Cell contact with solid surfaces
It is my intention to outline the main biophysical studies on cell-to-substratum contact which have been done in this laboratory during the past few years. A brief explanation of the way in which the topics to be discussed are connected may be helpful. In the dark ages, when it was suspected that cell adhesion could be understood solely as a long-range balance of intermolecular attractive and repulsive forces, without direct molecular contact, I joined Dr.V.A.Parsegian to learn how to calculate the size of these forces (Parsegian & Gingell, 1973) and went on to devise several ways of measuring them for cell contacts. Since the idea of a long-range force balance implies a gap between the cell membrane and the substratum, it was natural to try to visualize it optically and measure it if possible. This led to an interest in interferometry which eventually culminated in a quantitative theory of interference reflection microscopy, IRM, (Gingell & Todd, 1979; Gingell et al., 1982). Cell-to-substratum water gaps were indeed detected in certain situations for aldehyde-fixed red blood cells (Gingell & Todd, 1980) and for free living amoebae (Gingell & Vince, 1982b). The theory helped us to understand why IRM images could sometimes be very hard to interpret, and our attention turned to total internal reflection fluorescence as an alternative and superior method of visualizing and measuring cell-to substratum contacts. The success of this technique has exceeded our most optimistic predictions.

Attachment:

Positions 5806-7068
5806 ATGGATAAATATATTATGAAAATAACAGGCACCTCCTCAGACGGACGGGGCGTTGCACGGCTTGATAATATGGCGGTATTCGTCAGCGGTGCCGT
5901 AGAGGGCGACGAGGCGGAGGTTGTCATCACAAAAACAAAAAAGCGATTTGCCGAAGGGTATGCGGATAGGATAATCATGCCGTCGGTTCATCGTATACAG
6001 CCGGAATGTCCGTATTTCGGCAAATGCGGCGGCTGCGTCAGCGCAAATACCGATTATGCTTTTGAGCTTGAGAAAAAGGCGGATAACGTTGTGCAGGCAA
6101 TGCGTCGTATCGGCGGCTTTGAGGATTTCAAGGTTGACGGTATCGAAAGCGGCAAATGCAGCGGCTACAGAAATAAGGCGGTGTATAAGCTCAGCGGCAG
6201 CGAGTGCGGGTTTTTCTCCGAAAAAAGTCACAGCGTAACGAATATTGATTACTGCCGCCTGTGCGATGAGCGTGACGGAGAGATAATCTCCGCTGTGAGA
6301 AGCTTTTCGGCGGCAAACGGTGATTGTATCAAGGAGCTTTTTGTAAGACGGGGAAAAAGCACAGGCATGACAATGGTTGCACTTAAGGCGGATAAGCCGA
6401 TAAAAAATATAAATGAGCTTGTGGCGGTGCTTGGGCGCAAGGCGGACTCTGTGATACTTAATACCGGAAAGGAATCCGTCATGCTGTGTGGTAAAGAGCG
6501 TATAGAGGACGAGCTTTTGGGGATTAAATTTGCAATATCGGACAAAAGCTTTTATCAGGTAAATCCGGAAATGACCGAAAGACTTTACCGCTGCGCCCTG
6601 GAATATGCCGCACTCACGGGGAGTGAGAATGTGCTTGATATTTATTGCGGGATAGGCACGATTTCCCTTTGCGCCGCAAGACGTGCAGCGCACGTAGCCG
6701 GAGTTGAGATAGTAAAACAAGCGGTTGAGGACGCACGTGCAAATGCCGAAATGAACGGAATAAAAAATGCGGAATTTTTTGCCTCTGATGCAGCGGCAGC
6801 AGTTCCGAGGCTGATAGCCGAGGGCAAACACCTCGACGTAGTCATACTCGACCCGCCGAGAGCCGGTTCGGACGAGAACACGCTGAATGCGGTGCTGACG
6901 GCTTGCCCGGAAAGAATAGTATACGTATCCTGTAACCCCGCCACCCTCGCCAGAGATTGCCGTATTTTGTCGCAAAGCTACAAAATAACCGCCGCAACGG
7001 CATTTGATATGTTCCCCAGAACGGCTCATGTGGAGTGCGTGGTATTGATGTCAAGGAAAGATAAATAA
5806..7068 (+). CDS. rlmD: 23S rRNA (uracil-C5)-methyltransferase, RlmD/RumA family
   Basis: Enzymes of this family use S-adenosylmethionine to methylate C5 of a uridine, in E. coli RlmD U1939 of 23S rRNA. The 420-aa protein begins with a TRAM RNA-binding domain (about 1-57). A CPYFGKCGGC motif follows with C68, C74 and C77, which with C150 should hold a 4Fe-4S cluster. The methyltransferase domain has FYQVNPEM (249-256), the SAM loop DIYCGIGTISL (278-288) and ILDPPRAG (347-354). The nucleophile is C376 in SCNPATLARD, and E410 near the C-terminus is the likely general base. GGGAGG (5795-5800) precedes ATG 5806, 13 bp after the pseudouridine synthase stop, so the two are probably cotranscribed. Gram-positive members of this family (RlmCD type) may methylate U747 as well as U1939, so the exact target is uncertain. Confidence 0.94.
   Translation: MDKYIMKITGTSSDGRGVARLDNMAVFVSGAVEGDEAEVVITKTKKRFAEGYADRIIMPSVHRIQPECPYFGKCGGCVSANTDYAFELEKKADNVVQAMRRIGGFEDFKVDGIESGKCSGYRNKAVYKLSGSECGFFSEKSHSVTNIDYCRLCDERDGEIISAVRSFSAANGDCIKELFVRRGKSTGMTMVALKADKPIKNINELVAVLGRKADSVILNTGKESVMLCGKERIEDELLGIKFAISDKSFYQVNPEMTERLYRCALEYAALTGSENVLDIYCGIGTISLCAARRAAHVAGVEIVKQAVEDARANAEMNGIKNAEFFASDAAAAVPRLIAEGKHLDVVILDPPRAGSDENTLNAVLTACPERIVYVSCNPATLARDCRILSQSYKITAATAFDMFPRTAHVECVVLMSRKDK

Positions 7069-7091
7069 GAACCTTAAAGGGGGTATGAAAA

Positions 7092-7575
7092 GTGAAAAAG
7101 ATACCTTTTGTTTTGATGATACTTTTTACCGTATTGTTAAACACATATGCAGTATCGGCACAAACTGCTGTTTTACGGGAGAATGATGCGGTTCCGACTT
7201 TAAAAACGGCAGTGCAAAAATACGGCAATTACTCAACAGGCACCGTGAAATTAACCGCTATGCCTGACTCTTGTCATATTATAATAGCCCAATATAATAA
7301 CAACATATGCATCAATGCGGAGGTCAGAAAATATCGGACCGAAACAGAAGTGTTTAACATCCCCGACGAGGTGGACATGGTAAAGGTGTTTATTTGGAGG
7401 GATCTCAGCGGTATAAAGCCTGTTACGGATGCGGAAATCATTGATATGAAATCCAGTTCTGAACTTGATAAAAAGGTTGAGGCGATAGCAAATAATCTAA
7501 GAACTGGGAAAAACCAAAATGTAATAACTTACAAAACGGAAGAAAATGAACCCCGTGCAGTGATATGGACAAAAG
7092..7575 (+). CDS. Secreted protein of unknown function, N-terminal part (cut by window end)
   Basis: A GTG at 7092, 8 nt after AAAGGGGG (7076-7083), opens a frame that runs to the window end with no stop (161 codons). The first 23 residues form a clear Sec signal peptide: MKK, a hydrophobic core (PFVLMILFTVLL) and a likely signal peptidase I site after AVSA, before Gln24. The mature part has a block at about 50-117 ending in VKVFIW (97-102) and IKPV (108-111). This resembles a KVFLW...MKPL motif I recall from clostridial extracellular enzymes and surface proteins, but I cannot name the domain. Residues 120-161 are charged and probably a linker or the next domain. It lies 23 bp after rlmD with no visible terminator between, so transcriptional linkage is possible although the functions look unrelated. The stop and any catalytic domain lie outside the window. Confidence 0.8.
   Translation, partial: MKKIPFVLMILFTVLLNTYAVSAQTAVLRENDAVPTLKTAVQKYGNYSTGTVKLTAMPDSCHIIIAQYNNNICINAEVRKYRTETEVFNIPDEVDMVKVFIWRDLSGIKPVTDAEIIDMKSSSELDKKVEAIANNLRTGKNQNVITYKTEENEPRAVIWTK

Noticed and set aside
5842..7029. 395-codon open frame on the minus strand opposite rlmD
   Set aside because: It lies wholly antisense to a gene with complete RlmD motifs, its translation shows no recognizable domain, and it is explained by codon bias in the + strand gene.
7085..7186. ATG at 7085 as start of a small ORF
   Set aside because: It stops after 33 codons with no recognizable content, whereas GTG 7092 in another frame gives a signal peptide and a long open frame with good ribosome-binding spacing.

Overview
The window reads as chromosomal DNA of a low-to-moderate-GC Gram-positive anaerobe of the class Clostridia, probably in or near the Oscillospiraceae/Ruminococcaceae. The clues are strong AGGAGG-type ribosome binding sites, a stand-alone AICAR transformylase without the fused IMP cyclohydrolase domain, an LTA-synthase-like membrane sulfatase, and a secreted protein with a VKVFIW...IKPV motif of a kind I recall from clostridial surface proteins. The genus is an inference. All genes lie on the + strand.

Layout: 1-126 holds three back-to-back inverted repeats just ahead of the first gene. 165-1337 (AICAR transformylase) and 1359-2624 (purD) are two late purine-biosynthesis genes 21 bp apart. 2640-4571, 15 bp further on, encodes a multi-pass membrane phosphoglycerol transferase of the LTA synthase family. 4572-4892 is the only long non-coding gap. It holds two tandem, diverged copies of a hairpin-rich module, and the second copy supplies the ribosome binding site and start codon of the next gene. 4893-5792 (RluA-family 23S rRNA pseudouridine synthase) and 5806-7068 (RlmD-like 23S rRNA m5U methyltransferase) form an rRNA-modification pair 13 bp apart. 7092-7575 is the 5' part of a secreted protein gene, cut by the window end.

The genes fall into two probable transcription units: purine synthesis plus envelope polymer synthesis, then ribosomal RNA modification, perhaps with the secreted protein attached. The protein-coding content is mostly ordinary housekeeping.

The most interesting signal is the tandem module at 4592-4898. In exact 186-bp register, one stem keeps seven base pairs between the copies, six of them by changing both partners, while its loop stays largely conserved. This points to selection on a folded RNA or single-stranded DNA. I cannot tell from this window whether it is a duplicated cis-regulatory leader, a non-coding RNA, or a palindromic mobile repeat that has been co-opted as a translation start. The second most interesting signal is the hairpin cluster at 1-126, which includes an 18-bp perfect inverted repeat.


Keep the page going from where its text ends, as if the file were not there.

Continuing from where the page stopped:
KeywordsAdhesion Force Cell Contact Evanescent Wave Focal Contact Total Internal Reflection Fluorescence
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